In addition to music instruction during co-op, their music teacher also offers a bumper lesson every Monday (see? Standing!). Currently, they’re practicing with a rolled up tee shirt under their arm and a shoulder rest to correct posture and hold. It’s been a long time since I took any sort of music lessons, but it’s amazing how quickly things come back, and how important PRACTICE is. When I was in school, I was a lackadaisical student – practice was definitely not a priority (but I also had band every school day, so many it balances out?)…  however, because we’re only getting actual instruction time twice a week, an hour-long practice is part of the daily school plan, which means that I can actually see their improvement from week to week. cam04653

Our homeschool group hosts a public speaking class every 6 weeks. We started doing this last school year, and this year, we changed the format a bit so that it’s less ‘presentation only’ and more actual development and skill in presenting. During our most recent class, we focused on developing and delivering a persuasive speech, and the kids had to use an outline and note cards to help with delivery. They did fairly well, but there was a lot of room for improvement, so our next class will stay on persuasive speeches, but focus on Presidential candidates’ speeches and their considerable powers of persuasion. It’s been interesting listening to the kids talk with each other, especially after the Presidential Debates the other night – I never thought my kids would engage in thoughtful political dialogue, but I am both glad they are, and proud that they can do so somewhat intelligently. How this will translate to their speech class presentation remains to be seen, but at least they’re not as blind to the world as I was at their age.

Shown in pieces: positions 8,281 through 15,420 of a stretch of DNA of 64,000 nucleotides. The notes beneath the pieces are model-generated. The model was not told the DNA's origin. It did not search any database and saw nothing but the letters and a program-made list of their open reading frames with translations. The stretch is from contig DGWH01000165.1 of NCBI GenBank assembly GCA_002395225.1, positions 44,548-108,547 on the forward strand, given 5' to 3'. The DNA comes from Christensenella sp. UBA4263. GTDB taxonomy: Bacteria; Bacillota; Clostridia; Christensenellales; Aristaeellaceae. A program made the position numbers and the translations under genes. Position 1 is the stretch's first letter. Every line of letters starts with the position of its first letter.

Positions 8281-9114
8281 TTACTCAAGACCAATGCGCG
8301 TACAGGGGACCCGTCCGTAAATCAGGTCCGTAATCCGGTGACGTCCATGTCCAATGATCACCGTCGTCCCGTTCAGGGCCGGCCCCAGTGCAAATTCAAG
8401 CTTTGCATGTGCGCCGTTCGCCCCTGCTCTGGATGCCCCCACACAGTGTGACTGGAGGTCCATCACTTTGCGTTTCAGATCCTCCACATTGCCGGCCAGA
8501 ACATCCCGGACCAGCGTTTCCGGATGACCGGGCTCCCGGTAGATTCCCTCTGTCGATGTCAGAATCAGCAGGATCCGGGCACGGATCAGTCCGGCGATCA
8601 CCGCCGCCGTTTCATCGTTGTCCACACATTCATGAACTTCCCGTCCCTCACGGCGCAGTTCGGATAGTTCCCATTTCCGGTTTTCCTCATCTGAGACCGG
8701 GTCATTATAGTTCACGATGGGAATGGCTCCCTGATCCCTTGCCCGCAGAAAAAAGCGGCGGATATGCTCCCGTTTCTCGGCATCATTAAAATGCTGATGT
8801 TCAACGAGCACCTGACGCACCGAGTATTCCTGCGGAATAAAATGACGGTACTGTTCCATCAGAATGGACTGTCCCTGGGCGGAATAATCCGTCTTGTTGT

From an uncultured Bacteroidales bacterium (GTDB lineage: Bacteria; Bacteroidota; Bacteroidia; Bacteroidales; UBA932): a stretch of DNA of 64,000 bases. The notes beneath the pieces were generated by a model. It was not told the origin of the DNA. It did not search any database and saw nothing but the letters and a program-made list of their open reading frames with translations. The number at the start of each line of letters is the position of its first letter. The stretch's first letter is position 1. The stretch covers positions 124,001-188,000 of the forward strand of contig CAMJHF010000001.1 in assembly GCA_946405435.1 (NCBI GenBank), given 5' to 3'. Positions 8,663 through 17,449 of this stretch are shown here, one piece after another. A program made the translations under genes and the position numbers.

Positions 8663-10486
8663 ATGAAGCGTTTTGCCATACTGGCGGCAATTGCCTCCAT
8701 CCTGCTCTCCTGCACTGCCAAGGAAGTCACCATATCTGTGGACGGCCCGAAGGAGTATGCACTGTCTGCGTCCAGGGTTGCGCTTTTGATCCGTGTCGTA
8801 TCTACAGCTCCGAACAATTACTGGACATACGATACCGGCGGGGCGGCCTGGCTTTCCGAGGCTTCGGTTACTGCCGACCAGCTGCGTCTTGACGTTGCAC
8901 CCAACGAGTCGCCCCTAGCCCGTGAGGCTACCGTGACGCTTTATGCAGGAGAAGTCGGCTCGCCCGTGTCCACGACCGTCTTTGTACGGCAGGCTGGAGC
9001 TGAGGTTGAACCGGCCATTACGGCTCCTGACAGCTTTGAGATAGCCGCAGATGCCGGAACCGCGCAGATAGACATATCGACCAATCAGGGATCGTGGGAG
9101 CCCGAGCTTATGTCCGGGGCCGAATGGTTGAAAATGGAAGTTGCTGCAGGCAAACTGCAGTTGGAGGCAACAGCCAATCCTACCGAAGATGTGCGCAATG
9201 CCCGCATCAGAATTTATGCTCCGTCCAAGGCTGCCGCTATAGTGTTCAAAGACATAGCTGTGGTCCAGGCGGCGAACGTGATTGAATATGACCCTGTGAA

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I have no idea what this face is about…

 

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we call this the ‘anime grin’

We’re also still participating in our homeschool group’s Art Guild, which is based on the book Discovering Great Artists. We meet every 6 weeks, and both learn about an artist and create a work of our own in that style. This month was Georgia O’Keefe in watercolor. For those of you inexperienced at watercolor, let me just say that it’s a hard thing to master, especially with 15 kids in the room! They made a valiant attempt, but we may need to refine our technique a bit more.